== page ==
The example set and support provided by our nursing leadership from charge nurses to the chief nursing officer is evident. Currently, 161 (37%) of the 434 nurses who have entered the residency since 2009 are now in various leadership roles, such as charge nurses, trauma nurse leaders, nurse managers and clinical nurse educators, to name a few.
These new nurses make contributions to quality improvement with each evidence-based practice (EBP) project completed. Since 2013, under the guidance of the director for nursing research and evidence-based practice, nurse residents completed 48 EBP projects, with 16 (34%) resulting in policy, procedure or practice changes. One evolved to a research study, and 20 (42%) resulted in professional presentations at regional, state and national conferences, with two award winners.
If excellence occurs in an environment that demonstrates and expects it, Cook Children's can be very proud of their nationally recognized Pediatric Nurse Residency program, the nurses who complete it and the system that supports it.
In 2017, a group of Cook Children's pediatric intensive care unit nurses initiated a research project to address concerns about the reliability and validity of the Pediatric Early Warning System (PEWS) tool. The primary goal was to confirm whether PEWS consistently measures what it is intended to measure (clinical deterioration) and prevent delays in intervention.
Staff reported subjectivity and misinterpretation of scored items, including the criteria to score parent concern and dual diagnoses. Increases in false positive and false negative scores were also noted, leading to lack of support for the tool's reliability and validity. A literature review revealed an opportunity for data collection and analysis.
The research task force included nursing, respiratory therapy, pharmacy, Child Life, leadership, research, education, a librarian, biostatistician, informaticist and Risk Management.
To begin, the team conducted a literature review and synthesis of PEWS history, goals, definitions, variations and strategies for reliability and validity analyses was done. Next, vital sign parameters were changed to reflect evidence-based pediatric ranges. Then, the electronic medical record (EMR) template was modified to increase scoring clarity. Subjective criteria were removed or revised. Education included computer-based learning modules that were assigned to nurses on a 40-bed medical pilot unit. To collect interrater reliability data, charge nurses scored patients within five minutes of staff nurses scoring patients. For convergent validity analysis, data were collected on physical assessment EMR data and correlated with PEWS documentation for two categories: cardiovascular and respiratory.
Based on the results, psychometric properties of reliability and validity were established for a revised PEWS tool to measure clinical deterioration. Plans include data collection for sensitivity and specificity with further house-wide rollout and confident recommendations for rollout in other pediatric centers.
Within the United States, the number of self-harm or self-directed violence-related Emergency Department (ED) visits for adolescents has quadrupled over the past two decades. A recent Canadian study revealed 80% of youth who died by suicide visited a primary care provider or an ED within three months prior to their deaths. From 2015 to 2016, Cook Children's had a 44% increase in patients admitted after attempting suicide.
With suicide on the rise, one of the 2017 National Patient Safety Goals is to identify patient safety risks by suicide screening and provide safety for patients with high-risk behaviors in non-psychiatric units. Additionally, The Joint Commission recommends that EDs and primary care setting administer an evidence-based suicide screening assessment.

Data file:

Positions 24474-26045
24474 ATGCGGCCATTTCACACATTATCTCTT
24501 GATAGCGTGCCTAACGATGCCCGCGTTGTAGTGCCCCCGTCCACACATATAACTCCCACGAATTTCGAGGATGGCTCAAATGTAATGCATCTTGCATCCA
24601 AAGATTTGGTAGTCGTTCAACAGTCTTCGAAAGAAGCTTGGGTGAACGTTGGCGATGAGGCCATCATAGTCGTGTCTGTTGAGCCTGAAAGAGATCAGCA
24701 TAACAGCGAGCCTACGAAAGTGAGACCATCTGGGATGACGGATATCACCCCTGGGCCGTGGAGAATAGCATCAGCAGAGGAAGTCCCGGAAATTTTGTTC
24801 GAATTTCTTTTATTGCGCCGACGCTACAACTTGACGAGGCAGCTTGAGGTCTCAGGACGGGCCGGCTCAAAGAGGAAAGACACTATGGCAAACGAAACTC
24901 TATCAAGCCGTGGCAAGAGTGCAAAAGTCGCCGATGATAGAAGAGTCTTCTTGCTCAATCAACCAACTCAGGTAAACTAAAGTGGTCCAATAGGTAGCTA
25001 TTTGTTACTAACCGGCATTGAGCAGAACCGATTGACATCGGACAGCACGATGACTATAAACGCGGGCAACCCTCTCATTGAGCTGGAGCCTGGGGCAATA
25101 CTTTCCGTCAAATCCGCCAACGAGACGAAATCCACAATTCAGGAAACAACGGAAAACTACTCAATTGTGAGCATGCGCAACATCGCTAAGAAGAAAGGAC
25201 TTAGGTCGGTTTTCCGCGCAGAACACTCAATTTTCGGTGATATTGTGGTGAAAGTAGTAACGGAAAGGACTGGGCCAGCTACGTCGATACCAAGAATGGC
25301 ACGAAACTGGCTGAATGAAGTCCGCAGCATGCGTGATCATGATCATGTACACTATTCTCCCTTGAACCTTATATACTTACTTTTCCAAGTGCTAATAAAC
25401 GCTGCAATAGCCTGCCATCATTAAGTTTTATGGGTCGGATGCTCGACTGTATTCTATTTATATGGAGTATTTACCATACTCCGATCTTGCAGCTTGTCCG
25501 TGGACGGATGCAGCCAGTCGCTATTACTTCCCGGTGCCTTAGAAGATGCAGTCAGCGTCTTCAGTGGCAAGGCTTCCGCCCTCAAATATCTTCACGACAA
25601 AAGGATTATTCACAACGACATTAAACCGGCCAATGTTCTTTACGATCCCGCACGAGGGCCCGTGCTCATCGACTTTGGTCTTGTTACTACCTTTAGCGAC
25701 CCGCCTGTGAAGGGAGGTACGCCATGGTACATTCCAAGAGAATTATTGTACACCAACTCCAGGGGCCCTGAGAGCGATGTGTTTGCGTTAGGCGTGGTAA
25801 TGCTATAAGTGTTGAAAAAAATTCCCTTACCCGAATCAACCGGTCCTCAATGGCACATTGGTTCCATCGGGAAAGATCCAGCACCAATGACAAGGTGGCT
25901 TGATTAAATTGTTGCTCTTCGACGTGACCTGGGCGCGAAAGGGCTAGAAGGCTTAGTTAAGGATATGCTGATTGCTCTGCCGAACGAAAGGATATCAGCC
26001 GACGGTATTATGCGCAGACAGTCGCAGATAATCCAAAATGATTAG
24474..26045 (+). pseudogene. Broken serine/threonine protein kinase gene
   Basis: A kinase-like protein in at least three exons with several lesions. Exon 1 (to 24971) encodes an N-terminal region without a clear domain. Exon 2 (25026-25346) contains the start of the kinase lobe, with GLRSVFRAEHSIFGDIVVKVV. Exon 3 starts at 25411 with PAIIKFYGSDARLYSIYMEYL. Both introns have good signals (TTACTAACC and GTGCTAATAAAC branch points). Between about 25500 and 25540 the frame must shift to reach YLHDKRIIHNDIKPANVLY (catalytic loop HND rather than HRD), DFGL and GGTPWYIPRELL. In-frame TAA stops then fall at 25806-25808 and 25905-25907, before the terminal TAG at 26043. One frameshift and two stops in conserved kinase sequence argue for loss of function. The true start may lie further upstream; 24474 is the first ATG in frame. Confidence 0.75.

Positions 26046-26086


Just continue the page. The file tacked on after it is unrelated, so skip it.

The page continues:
Based on this growing trend and national recommendations for pediatric suicide, one of Cook Children's ED nurses partnered with a nurse from psychiatry to create a suicide screening tool as part of an evidence-based practice project (EBP) fellowship program. Prior to this project, ED nurses asked just one question related to suicide risk upon admission.
To help determine the best way to proceed, a comprehensive literature review (32 current publications), including five articles on different pediatric suicide screening tools, was completed. The evidence-based four-question Ask Suicide/Screening Questions (ASQ) was selected for implementation in this EBP project. To kick-off the project, a pre-intervention ED nurse survey was administered to evaluate comfort and barriers to completing suicide risk assessments in the ED. More than 25% of the nurses surveyed reported that adding additional questions would be time consuming, but 33% were neutral. Up to 40% agreed that there is a stigma attached to being a mental health patient in the ED and felt they had inadequate training in screening patients for suicide risk.
Based on pre-survey results, education interventions included: (1) creation of a PowerPoint with audio to explain evidence behind and benefits of suicide risk screening in the ED; (2) video presentation depicting the administration of the ASQ with supporting rationale for new practice; and (3) handout guiding documentation in the electronic health record.
The go-live date for use of the ASQ tool for all ED pediatric patients (ages 10 and over) was July 3, 2017. A child answering "yes" to any of the screening questions, would prompt a psychiatric intake consult. Post-survey was administered two weeks post-practice change.
The impact from this nurse-initiated evidence-based practice project has helped identify children for suicide risk admitted to the ED for physical symptoms rather than behavioral health problems.
Our main goal is to decrease current suicide attempt numbers by assessing suicide risk with all admissions (10 years and older) and provide appropriate resources at that time.
At Cook Children's, our nurses continually go above and beyond to serve our patients. From obtaining an advanced degree to publishing research and presenting at national conferences, our nurses are leaders throughout Cook Children's. We are proud of our nurses and all that they've accomplished.